Synnøve Anker Aurdal

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In summer 2022 we will present an extensive exhibition of work by Norwegian textile artist Synnøve Anker Aurdal.

 

Synnøve Anker Aurdal (1908 – 2000) was one of Norway’s most prominent textile artists, and her deep knowledge of both Norwegian weaving tradition and the contemporary arts made her a pioneer within the field. Through her oeuvre she moved from traditional craftsmanship and arts and crafts into the visual arts, where she emerged as a central figure and contributed greatly to the recognition of textiles as a form of artistic expression. Anker Aurdal worked in a modern style and incorporated the non-figurative as a central element in her work.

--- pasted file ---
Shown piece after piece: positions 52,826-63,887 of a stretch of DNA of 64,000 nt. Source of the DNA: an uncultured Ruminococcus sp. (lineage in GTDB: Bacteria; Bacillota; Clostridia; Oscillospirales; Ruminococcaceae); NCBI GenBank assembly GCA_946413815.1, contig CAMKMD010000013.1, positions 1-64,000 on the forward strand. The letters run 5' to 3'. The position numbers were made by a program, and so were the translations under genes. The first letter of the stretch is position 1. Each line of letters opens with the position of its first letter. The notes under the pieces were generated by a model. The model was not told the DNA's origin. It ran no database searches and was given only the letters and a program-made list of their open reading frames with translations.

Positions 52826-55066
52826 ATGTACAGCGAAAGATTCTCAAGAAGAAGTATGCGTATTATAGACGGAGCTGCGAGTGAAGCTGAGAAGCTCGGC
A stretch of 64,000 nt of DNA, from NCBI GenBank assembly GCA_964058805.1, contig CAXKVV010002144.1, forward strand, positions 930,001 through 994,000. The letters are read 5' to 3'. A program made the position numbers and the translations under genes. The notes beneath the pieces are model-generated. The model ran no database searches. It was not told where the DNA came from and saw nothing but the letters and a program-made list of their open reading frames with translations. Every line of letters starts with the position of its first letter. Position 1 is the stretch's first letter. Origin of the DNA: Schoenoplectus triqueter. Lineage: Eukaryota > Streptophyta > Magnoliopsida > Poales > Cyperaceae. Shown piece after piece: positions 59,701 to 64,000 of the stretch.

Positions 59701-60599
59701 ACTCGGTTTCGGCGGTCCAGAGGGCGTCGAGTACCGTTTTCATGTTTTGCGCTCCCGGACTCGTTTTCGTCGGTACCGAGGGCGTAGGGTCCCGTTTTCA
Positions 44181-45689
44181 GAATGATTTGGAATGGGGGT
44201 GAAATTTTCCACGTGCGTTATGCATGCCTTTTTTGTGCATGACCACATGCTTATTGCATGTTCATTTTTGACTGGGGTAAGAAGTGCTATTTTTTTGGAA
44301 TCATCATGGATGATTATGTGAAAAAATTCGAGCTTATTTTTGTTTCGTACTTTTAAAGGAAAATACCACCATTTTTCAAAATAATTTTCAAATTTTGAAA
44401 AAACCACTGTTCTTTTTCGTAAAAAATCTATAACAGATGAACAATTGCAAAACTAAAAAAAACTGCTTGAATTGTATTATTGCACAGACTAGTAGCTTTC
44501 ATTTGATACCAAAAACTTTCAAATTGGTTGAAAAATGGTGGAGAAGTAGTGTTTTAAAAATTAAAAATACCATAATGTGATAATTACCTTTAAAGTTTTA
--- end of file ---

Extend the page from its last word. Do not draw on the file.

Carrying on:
Anker Aurdal was educated at the weaving school run by the sisters Karen and Ragnhild Prestgard in Lillehammer and at the Statens Kvindelige Industriskole in Oslo from 1932 to 1934. In 1941 she had her debut with an exhibition at Kunstnerforbundet. The artist created several public commissions, including Høyseteteppet (1958-61) in Håkonshallen in Bergen (with Ludvig Eikaas and Sigrun Berg) and Norway’s gift to Iceland for its 1100th anniversary in 1974. In 1982 she represented Norway at the Venice Biennale. Several of Anker Aurdal’s key works can be found in the Astrup Fearnley Collection, and we look forward to sharing them with our audience.

 

Image: Synnøve Anker Aurdal, Mennesker møtes, 1974. ©Synnøve Anker Aurdal/BONO 2021

 

Nicole Eisenman – Giant Without a Body

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Installation views:

Josh Kline – Antibodies